The New Kids Reunion: It’s Like The Wind (That Blew Through Medieval Germany)

Nov 21st, 2008 // 10 Comments

There’s always been something a bit strange about this year’s New Kids On The Block reunion. Sure, it makes sense on a surface level–the group’s members could use some money, and there’s at least a little bit out there to be made. But recording new material was, I felt, a risky venture, especially when the making of said material involved enlisting stars of R&B to try to add some credibility to the whole event. The video for “Dirty Dancing”–which is after the jump–only intensifies the weirdness.



First of all, I appreciate the effort the director made in including people speaking in a foreign language with occasional words I understand mixed in. That premise made KSCI one of my favorite channels when I couldn’t afford cable in Los Angeles and will always be close to my heart. However, when the song actually kicks in, so do confusion and fear on my part.

The spectacle of Joey, Jordan, and the other guys singing through Autotune modifications to an audience made up of what is apparently the gritty urban youth of dark-ages Germany gets to what was so odd about the New Kids and their new material. While Donnie is rapping (or whatever you want to call it) about sexing a girl up with big hips at the club, most of the group’s current fans are listening to the disc in the car while doing laundry or sneaking in one more track while waiting to pick up the kids at school. If whoever was writing these songs didn’t pitch at least one song about hitting on a newly single mom during the intermission of the fourth grade’s performance of The Wizard of Oz, they missed a golden opportunity. Instead, the reality of German peasants getting drunk on mead while Jonathan dances awkwardly downstage is as plausible as anything else the New Kids have done recently. Guys, if you’re reading and you want to really speak to your demographics, think about setting next your video at a parent-teacher conference.

New Kids On The Block – Dirty Dancing offical video [YouTube]

idolator

  1. bcapirigi

    WEIRD.

  2. Anonymous

    Idolator is probably my favorite online music blogs, but your New Kids on the Block reunion coverage has been incredibly one-dimensional and narrow-minded and you just don’t seem to get it.

    I’m 23 and I don’t remember the Kids from their hey-day and without older sisters, there was really no way for me to develop a nostalgic feel for them after they broke up. My friend Heather who grew up with two older sisters on the other hand, has gone wild over the reunion and dragged me along to the Washington DC concert at the beginning of October. Figuring it would be the people-watching event of the year, I didn’t really fight it.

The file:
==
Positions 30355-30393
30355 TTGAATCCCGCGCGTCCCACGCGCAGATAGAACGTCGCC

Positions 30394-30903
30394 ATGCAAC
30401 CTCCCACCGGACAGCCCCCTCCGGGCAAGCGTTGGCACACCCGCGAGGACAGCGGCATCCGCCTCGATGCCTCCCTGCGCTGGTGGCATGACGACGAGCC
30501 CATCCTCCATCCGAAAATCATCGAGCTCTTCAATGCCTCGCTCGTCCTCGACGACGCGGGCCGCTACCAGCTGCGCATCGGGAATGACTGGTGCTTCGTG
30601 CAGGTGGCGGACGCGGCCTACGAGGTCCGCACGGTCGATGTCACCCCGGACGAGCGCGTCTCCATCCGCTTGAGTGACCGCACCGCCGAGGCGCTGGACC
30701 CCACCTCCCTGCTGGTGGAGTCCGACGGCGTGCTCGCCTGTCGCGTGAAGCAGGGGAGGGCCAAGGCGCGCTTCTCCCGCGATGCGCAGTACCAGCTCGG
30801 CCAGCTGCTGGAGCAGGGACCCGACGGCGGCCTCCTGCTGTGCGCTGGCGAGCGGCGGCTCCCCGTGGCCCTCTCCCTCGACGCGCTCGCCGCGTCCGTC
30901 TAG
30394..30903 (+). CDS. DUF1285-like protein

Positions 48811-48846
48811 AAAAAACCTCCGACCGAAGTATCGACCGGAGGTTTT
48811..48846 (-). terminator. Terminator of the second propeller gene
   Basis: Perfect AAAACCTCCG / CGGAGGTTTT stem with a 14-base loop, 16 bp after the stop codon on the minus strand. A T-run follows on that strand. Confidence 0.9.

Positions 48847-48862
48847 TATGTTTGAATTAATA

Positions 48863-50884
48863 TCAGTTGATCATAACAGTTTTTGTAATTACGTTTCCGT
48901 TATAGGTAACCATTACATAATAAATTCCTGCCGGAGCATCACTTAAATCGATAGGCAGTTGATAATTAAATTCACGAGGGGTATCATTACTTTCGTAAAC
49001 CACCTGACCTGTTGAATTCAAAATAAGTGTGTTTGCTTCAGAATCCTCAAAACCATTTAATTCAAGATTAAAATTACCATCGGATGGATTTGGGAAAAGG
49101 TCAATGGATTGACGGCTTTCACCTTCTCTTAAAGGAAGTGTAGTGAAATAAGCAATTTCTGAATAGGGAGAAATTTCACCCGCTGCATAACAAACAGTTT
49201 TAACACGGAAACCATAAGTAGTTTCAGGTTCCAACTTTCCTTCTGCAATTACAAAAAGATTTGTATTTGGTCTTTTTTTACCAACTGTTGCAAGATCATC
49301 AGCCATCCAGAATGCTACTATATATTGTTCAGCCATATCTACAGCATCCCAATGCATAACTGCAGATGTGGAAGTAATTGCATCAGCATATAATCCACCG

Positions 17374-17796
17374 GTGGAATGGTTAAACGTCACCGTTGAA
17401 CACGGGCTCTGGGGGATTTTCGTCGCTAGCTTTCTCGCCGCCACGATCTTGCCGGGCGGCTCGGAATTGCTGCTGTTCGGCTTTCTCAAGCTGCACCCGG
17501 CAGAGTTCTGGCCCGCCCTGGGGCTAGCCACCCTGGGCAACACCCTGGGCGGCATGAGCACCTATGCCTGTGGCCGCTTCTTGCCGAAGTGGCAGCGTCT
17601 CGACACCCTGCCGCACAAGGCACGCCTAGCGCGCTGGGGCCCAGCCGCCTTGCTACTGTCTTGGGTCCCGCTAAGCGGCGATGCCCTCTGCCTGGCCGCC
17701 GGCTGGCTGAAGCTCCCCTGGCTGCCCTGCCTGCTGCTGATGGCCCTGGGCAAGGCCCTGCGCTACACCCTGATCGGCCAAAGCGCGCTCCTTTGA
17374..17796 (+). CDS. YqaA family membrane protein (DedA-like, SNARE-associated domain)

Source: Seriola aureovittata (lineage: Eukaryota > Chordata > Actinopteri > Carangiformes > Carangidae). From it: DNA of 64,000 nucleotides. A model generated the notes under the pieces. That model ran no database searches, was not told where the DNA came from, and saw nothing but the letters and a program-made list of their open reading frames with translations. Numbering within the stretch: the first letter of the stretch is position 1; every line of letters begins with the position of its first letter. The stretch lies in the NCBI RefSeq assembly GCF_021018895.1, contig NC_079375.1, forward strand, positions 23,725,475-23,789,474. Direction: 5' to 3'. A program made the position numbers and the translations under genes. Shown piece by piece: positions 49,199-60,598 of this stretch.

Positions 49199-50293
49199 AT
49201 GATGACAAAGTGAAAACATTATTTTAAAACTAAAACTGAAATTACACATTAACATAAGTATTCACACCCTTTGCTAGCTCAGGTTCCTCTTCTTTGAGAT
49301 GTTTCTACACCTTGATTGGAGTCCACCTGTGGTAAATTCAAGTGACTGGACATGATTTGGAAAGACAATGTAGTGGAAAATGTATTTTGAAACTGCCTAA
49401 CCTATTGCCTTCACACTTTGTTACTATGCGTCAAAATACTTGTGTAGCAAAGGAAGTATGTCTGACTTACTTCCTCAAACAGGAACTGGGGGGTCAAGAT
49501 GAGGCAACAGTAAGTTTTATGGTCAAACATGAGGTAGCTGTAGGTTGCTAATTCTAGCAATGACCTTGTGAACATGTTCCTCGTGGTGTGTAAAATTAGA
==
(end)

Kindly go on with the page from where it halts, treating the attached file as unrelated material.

And you know what? It was the most fun I’ve ever had at a concert, and those 40-year-old men up on that stage put on a show. I tend to skew towards quieter, more introverted music, which generally means that when I go to concerts, I’m standing next to a bunch of hipsters sipping their red bulls and vodkas while slowly bopping their heads to the beat. What made the New Kids show different was that no one was trying to impress. Everyone there had an absolute blast: dancing, singing, screaming, periodic exposure…The guys on stage did everything they could to rile up the crowd and the crowd went right with them. The point is that no one had to try that hard; you were already a dork for being there, so why not let loose completely and just go with it?

    That’s the thing. Sure, this tour is generating a lot of money and some things could have been handled better – the “Summertime” video was just irritating, and fucking autotune rears its ugly head one too many times – but it’s been enormously fun. And if anything, this video, as undeniably whack as it is, simply serves to underscore this. The New Kids don’t really seem to take this that seriously: at the DC concert, Joey and Donnie seemed to be in a prank war, and they were clearly enjoying every minute of it.

    What you folks at Idolator don’t seem to get is that this isn’t meant for you; it’s not even really meant for a mainstream audience. It’s meant for that core group of loyalists that remember the New Kids the way they were and are looking to relive their childhoods for a few minutes. That means not being reminded that they’re moms and wives and business women; it means listening to Jordan Knight croon about loving you forever, or hearing Donnie talk about dancing with some nameless hot chick at a club because it’s reminiscent of the time when you were the hot chick at the club.

    Is it great music? Hell no. But it was never about great music. It is and always has been about a harmless form of escapism. And really, that’s pretty healthy.